Friday, January 31, 2014

Mandarin Green Tea Oatmeal with Sesame Seeds (Lucky Lunar New Year!)

Here on Oatgasm, we like to celebrate. From birthdays, to anniversaries, we celebrate everyday, because every day there’s a reason to celebrate. Despite these cultural differences, we still gather on this little collaboration to honor the parallels among us.

We are Italians, Americans, Aussies, Chinese, Germans, and everything in between. We are not a giant mélange of randoms. We are, rather, a tribe of people, who have gathered across sea and land to take refuge in our similarities, our stories, our likes, dislikes, and our food. I have a beautiful sense of pride for being the host of such a lovely gathering of folk, and I only hope that all of you who contribute feel the same, for simply taking part in this daily tribute.

That being said, today marks the first day of the Lunar New Year, China’s rendering of our New Year. As it happens, 2014 is the year of the horse, the year of defined structure and good communication. In this, take some time to relax, correspond, and converse a bit, perhaps over coffee or even a bowl of oatmeal. Create new links, or fortify new ones.  Connect with those around you, whether it be over the internet, in the quiet modesty of a hand-written letter (my personal favorites), through the waves of a simple phone call, or in timeless gathering around the table.

Traditionally, I don’t celebrate the Chinese New Year. There was one year, too long ago, when we lit paper lanterns and stabbed saucy pieces of chicken out of cardboard boxes with the points of our chopsticks, and I’ve had my yearly share of stale fortune cookies promising me eternal youth, riches, and happiness. These celebratory efforts; contrived, shallow, and just as stale as those cellophane-wrapped crescent cookies, have kept me in the dark, rather than enlightening my way into the upcoming year as they’re intended to do.

I’m 100% for whole-spirited communal celebration, but I’m finding that self-celebration is equally as eminent. I speak of quiet commemoration, of observance, and of blissful salute; the kind that warms the soul like no amount of merriment can. Today, we are given the opportunity to partake in both. Enjoy this festive breakfast, which I share to you in the truest form of communication I know: a recipe. Even more so, allow a moment or two for yourself, to honor the bygone past, live in the breathing moment, and look forward to the indefinite future.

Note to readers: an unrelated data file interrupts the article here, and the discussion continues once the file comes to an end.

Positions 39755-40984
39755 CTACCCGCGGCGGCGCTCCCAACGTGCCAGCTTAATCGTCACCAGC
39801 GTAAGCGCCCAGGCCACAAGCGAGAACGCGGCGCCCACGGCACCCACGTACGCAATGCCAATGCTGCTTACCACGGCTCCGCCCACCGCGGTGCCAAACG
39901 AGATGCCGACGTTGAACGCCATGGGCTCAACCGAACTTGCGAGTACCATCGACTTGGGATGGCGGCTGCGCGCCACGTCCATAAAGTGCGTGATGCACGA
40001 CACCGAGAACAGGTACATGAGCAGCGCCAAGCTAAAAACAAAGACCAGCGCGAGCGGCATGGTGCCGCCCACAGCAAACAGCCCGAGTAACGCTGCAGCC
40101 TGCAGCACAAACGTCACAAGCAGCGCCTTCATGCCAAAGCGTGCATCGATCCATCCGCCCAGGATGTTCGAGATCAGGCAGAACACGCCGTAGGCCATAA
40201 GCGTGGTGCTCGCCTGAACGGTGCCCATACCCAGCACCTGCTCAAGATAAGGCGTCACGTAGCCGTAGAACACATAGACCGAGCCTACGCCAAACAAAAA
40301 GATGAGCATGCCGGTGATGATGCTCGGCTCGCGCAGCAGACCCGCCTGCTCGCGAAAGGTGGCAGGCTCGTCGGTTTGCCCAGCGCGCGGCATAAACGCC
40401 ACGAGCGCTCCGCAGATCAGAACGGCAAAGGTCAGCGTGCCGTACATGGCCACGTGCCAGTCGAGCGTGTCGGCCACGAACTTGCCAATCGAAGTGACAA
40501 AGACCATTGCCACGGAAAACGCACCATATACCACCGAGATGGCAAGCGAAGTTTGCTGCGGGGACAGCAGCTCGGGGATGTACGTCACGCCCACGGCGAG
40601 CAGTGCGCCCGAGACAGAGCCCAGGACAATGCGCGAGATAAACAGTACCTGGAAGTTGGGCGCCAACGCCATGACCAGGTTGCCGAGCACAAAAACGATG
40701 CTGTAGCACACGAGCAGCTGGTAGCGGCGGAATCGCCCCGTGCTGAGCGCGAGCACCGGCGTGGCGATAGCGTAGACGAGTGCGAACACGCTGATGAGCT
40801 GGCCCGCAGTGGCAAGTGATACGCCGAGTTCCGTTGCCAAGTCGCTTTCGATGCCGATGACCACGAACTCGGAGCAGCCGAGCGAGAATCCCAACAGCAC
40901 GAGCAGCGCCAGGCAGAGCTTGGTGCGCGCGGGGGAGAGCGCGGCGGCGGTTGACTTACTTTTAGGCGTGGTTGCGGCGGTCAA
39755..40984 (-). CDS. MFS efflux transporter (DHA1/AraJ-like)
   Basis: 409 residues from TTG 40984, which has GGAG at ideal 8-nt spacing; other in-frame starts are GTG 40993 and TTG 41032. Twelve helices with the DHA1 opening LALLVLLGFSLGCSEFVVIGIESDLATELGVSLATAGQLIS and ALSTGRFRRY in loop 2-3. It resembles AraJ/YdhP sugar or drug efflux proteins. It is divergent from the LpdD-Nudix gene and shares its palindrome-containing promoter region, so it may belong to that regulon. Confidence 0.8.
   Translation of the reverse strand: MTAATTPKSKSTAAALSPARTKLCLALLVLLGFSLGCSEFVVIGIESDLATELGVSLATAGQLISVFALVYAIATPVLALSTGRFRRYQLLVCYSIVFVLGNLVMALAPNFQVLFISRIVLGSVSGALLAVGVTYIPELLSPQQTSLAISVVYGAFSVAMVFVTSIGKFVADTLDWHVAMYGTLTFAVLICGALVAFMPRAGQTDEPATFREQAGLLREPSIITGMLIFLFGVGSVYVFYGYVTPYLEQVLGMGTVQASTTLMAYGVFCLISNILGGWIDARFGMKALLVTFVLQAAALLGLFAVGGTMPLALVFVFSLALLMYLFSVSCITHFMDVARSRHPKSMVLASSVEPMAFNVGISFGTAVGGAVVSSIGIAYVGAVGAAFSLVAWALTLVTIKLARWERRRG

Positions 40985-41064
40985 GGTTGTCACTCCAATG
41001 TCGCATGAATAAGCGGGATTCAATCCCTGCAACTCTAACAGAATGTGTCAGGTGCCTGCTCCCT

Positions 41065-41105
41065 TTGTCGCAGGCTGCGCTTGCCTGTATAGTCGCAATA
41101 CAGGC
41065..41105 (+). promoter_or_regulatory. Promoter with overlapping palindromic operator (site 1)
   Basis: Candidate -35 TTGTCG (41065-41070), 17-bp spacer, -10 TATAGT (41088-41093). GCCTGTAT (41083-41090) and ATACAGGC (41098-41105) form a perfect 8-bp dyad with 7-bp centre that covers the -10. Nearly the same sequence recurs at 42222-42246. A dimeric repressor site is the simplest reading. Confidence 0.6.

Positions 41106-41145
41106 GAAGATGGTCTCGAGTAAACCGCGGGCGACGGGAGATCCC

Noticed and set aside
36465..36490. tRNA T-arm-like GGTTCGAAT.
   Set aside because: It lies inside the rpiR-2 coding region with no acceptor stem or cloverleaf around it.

In Chinese culture, mandarin oranges are considered as lucky. At their peak of ripeness, they are most abundant during the New Year festivities, making them a symbol for monetary abundance and prosperity. Here, they stand as a citrusy-sweet counterpart to the underlying flavor of green tea.While partaking in ceremony, tea is often offered as a modest reminder of tranquility and the subtle pleasures in everyday life. Green tea, in particular, plays an essential role in the ‘new’ of the New Year. Not only does it revitalize and cleanse your body, but brings clarity and purification to the soul as well. When the tea is steeped overnight, it becomes somewhat pungent and incredibly flavorful, making it the perfect liquid to use in oatmeal. Combined with mandarin, the its’ essence is extended beyond the average cup of tea. Both fruit and liquid are unified as the oatmeal cooks, but truly come together with a sprinkle of sesame seeds. While small, they lend a light, nutty crunch that pulls all of the elements together. Whether served as a meal to bring in the New Year, or a simple breakfast on any given day, this oatmeal will definitely bring a sense of celebration to you day.